Germany might not share a border with Ukraine like Poland or Romania, who are stepping up their efforts to welcome Ukrainian refugees, but that doesn’t mean German cities are not ready to express their solidarity, join forces and not only send assistance but also welcome their share of refugees.
In Hanover, civil society, city administration and local stakeholders are joining forces to welcome Ukrainian refugees. Frankfurt am Main, Dortmund and Cologne are also planning and executing actions in support of Ukraine.
Several actions, demonstrations and concerts took place and are planned for the future, as well as which, cities are stepping up to provide the best care possible for those in need and to welcome as many Ukrainian refugees as possible.
Hanover is an example welcoming refugees
“Hanover is the hub for the reception and the relocation of Ukrainian refugees in Germany,” explains Marie Bullet, Head of International Relations of the City of Hanover.
She adds that “special trains are arriving directly from Poland or other federal states to Hanover, where Ukrainian refugees are being taken care of in two exhibition halls rented by the Federal State of Lower Saxony and the Hanover region, and then eventually orientated to other cities and places in Germany. The city administration opened a desk directly in the exhibition halls to provide comprehensive information to people fleeing Ukraine.”
Hanover has created special structures within the administration to coordinate the activities and ensure a swift decision-making process. The cities has also brought a dedicated website online for Ukrainian people and for citizens and local stakeholders wishing to help.
Bullet also says that “the most pressing challenge is the accommodation of the refugees.” Therefore, the city “is exploring all options, like buildings from the fire department, emergency shelters or the rental of exhibition halls, hotels and youth hostels, residential homes and empty flats.”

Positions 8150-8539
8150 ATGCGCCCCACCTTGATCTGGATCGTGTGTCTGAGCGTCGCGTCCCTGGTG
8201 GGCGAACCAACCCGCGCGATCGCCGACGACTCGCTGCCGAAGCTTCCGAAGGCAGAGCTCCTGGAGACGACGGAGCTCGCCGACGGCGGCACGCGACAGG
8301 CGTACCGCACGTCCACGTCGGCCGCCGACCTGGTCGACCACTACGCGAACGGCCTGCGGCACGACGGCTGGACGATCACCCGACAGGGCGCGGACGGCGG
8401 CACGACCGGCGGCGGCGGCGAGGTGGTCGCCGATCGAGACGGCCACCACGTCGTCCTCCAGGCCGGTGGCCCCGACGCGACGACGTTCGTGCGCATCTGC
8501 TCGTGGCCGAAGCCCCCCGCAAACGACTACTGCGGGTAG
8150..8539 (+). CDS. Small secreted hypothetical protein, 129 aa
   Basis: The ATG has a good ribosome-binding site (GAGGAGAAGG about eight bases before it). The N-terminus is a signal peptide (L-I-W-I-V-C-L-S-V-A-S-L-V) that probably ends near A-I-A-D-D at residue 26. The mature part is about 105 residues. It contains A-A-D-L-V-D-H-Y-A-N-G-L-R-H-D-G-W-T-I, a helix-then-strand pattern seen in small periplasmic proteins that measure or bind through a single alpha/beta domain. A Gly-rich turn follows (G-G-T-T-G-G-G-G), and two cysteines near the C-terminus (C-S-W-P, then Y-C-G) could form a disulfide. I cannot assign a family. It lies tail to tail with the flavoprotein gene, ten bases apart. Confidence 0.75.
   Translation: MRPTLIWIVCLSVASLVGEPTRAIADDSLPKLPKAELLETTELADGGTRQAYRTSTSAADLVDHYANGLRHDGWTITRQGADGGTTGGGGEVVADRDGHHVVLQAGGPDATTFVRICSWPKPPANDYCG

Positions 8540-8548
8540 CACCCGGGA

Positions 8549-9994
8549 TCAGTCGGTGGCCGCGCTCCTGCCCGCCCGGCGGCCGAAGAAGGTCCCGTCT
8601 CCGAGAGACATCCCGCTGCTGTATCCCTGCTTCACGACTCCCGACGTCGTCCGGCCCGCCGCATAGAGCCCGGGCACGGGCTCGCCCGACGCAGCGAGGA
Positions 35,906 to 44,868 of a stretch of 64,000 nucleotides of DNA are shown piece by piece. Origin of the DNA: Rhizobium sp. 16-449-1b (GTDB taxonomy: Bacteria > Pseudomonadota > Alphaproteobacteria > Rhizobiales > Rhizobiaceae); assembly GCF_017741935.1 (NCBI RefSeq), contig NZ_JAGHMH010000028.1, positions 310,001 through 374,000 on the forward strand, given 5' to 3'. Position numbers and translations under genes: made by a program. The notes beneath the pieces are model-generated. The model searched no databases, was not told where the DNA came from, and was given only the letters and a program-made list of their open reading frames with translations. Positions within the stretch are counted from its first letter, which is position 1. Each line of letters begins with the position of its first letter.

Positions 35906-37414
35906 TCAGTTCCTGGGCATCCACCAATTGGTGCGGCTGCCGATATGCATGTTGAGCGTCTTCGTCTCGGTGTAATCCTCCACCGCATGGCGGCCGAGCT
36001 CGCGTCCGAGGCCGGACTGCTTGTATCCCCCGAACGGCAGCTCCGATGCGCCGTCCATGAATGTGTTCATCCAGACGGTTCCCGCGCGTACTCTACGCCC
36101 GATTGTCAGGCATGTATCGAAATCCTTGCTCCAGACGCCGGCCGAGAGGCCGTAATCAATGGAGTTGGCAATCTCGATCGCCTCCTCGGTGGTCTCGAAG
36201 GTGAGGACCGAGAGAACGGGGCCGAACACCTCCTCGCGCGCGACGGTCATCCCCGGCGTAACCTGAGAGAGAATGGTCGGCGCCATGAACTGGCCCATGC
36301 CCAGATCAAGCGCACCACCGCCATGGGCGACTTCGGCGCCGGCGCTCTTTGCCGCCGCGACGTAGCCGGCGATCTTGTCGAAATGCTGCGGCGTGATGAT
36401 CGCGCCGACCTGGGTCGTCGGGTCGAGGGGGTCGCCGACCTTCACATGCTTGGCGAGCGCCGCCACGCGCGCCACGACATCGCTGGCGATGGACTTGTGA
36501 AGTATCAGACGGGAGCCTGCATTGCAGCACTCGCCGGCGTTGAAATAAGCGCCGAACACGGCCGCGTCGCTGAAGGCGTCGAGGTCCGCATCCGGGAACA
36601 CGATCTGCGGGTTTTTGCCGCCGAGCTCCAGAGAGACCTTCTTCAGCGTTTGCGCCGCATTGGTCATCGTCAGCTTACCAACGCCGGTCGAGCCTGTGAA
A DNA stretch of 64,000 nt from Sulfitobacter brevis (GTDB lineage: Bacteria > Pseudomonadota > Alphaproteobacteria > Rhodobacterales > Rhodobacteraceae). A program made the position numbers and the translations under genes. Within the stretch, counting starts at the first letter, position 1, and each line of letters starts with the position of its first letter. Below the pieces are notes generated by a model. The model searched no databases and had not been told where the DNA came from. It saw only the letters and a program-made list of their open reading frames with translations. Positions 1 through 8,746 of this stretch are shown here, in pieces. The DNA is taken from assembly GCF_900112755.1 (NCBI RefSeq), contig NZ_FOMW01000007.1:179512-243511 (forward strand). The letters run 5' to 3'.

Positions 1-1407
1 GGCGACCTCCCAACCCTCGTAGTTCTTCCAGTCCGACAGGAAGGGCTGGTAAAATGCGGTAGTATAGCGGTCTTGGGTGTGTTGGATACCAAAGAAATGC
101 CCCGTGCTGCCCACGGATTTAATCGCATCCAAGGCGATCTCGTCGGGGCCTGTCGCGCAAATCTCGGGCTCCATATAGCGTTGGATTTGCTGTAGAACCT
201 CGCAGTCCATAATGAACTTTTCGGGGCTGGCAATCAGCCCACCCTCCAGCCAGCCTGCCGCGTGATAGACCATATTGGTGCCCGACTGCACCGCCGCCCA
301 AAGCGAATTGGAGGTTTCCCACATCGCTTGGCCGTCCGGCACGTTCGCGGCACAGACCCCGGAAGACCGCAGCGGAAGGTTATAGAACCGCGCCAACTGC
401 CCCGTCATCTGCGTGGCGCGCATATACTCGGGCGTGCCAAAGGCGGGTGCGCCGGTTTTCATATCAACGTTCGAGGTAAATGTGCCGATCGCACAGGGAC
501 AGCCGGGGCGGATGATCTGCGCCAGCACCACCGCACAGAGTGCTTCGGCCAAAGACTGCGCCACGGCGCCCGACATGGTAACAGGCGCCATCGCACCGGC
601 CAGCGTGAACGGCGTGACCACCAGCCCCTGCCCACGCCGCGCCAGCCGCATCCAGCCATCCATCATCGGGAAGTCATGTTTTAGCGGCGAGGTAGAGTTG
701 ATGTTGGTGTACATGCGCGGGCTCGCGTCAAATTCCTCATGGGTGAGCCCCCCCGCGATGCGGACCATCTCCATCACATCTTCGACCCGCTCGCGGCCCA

Beyond the accommodation, the city administration is dealing with a vast array of issues like care and health care of Ukrainian people, resident status, integration and in particular the early integration of Ukrainian children in the local kindergartens and schools – in a similar fashion to what the Polish city of Lodz is doing, by trying to provide education for refugee children so they won’t fall behind.
All those efforts are being carried out by the city administration along with the civil society, NGOs, religious communities, the housing sector, private enterprises, universities and scientific institutions. A collective effort that has also promoted a peace rally and protests against the war.
On 13 March, says Bullet, “the city of Hanover organised a peace rally in front of the Aegidienkirche. Hundreds of people participated and called for peace in Ukraine. In the past days and weeks, several other peace rallies took place in the city, organised for instance by young people from the Fridays for Future movement or by schoolchildren.”
The Aegidienkirche is a church in Hanover that was destroyed in World War II and left in ruins as a war memorial. It couldn’t be more symbolic.
Hanover’s Fire and Rescue department delivered relief goods and diverse items to support the efforts of the Polish city of Poznan on 22 March. On their way back, they also brought around 100 refugees wishing to travel to Germany.
Cologne and Dortmund are working hard to support aid efforts
In Cologne, Mayor Henriette Reker notes that “everyone fleeing from war, is welcome in Cologne. It’s marvellous that the citizens of Cologne show overwhelming solidarity and support for Ukrainians arriving in Cologne and for those staying in their country.”